There's a ding-dong in Nimmitabel over plans to put a brass bell in the main street

Bell supporters - Nimmity locals Craig Schumacher, at left, and Jim Alcock  with the $30,000 bell that has sat forlorn in a trailer for two years awaiting a home.
Bell supporters - Nimmity locals Craig Schumacher, at left, and Jim Alcock with the $30,000 bell that has sat forlorn in a trailer for two years awaiting a home.

The Monaro township of Nimmitabel wanted a ‘siren’ to pull in the tourist traffic but didn’t expect a big brass bell it plans to erect in the main street  to create a ding-dong battle.

Residents on the Snowy Mountains Highway call their town ‘Nimmity’ - so the Nimmitabel  Lions club thought of the concept of giving ‘Nimmity’ a bell. A community fundraising campaign was launched which produced a $60,000 fund - some of which was supported  by local state member John Barilaro, the NSW Deputy Premier. The NSW Government also donated $10,000 towards the purchase of the bell. 

Nimmitabel Murray Greys breeder Howard Charles, “Kydrabah”,  president of the bell committee,  sounded out Australian churches for a bell, but to no avail. He eventually sourced a bell in the United States, a 1.8 tonne clanger, made in New York in 1920.  It was solid stuff and took $30,000 to get to the town from consignor Brosamer’s Bells base in Michigan to Nimmitabel. Mr Charles and the Lions club set about finding it a permanent home. Nimmitabel held its first  ‘Nimmity Bell Festival’ in October 2015. Mr Barilaro was a guest and rang the bell to much applause from the 700 people in attendance. It seemed the sweet sounds of the bell and its concept had soothed the townsfolk but it was not to be when it came to the crescendo - where the bell should be erected.

It’s been a long battle. The bell has floated about town for two years, at one stage in the show pavilion, and now at the side of the Federal Hotel, forlornly sitting in a trailer, with a makeshift sign. Quite often, grey nomads, and tourists, from as far away as Canada, stop to have their photo taken by it - just the kind of thing that warms Mr Charles’s heart.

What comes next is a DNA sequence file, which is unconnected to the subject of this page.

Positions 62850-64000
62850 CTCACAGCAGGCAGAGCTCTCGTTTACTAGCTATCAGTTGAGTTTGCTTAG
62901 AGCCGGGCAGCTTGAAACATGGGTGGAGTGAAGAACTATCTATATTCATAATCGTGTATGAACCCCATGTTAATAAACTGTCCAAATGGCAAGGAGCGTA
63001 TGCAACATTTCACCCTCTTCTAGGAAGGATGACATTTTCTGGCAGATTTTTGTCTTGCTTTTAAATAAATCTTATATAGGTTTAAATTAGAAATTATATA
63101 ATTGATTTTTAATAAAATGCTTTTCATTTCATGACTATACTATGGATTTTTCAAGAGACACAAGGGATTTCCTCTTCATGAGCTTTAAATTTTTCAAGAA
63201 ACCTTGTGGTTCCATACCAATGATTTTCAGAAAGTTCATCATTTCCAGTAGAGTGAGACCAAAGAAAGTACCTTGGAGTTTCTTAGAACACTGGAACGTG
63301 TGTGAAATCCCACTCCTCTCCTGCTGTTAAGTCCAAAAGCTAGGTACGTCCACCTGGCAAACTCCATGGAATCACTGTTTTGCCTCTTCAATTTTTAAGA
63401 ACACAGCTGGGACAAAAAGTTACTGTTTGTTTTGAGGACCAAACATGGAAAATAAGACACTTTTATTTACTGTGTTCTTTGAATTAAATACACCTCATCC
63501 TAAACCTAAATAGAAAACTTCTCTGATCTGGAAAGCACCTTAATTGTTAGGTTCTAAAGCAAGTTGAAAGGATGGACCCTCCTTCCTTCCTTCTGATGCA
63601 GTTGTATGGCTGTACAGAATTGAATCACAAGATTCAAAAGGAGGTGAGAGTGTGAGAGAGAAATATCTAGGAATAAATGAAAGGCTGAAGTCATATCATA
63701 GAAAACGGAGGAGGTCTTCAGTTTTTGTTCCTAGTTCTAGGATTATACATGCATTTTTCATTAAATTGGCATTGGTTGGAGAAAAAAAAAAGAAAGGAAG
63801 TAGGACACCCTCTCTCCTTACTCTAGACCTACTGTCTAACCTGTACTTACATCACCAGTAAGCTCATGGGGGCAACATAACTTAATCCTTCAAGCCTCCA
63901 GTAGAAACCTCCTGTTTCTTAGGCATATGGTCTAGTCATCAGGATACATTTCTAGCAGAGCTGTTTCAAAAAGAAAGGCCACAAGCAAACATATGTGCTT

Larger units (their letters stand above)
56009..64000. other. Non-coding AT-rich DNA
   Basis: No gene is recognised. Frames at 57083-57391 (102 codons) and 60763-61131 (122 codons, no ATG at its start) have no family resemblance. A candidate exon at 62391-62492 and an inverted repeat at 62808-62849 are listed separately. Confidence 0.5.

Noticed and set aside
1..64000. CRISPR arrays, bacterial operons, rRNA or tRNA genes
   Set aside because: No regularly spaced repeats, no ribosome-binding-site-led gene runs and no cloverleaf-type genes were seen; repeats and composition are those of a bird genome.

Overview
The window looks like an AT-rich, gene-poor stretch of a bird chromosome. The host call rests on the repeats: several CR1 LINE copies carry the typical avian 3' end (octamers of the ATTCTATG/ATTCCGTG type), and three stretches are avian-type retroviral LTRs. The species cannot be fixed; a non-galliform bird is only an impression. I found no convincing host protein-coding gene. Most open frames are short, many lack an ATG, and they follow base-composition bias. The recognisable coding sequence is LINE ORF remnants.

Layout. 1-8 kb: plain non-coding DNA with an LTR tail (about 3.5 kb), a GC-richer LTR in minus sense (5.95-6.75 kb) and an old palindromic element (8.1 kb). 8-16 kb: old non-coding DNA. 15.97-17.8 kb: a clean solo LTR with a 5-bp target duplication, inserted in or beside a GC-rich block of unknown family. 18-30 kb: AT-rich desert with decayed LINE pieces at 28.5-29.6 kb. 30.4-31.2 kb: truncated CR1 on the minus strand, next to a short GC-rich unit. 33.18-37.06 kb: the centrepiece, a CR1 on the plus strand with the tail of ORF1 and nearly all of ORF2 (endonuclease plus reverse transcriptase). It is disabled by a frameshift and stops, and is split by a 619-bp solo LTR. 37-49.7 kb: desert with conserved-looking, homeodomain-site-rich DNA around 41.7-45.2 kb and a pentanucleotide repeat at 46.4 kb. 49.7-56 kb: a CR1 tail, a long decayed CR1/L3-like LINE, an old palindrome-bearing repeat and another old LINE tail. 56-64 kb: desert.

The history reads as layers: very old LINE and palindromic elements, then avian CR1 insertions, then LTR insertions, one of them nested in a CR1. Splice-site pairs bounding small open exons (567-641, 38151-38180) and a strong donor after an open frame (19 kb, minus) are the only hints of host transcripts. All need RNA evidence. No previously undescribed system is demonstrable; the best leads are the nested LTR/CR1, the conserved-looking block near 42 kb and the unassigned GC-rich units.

But a bid by the Lions Club to erect the bell in the main street on a plinth met with 20 dissonant voices when  the development application was put to Snowy-Monaro council this year. Among the chorus of objectors, was  from the women, quietly working on quilts and cakes, in the Country Women’s Association hall right next to where the bell was planned to be erected (on the corner of Clarke St and the Snowy Mountains highway). The CWA women were concerned their quiet work would be over-run by bell ringing.

Some Nimmities (not Nimbies) were also in fear of any “mug or drunk”, as one local said, that might come down the street and ring the bell. (Some wag suggested that was not a problem, as Nimmitabel didn’t have many drunks). They were also concerned it would be rung on the hour, every hour of every day. A petition against the bell was struck up, and the Snowy-Monaro considered the objections and refused the application. The Lions set about quelling the upset, offering to muffle the bell. Mr Charles said misinformation had been put out about when the bell would be rung.

The new proposal is that the bell be rung at 12 midday every day, “just as they do in a lot of European towns”, says Mr Charles, with the bell locked at other times, and muffled by pink batts inside. Mr Charles said this would be on a trial basis - and totally up to Nimmitabel businesses as to  when they wanted the bell rung. The names of 100 pioneer families would be put on a plaques at the bottom of the bell plinth, which will stand 4.5m high - that high partly to deter unwanted bellringers.

Mr Charles has no doubt the bell will be a big tourist attraction if the new DA goes through. It’s not that Nimmitabel hasn’t gone ‘out there’ before to attract tourists. A large statue of an elephant was erected by the Nimmitabel bakery in a playground many years ago to some  raised eyebrows - but now it’s just part of the furniture. Mr Charles hopes the bell will be accepted in the same way. The only issue now might be - who will be Nimmitabel’s chief bellringer ? Job vacant at the moment, says Mr Charles . 


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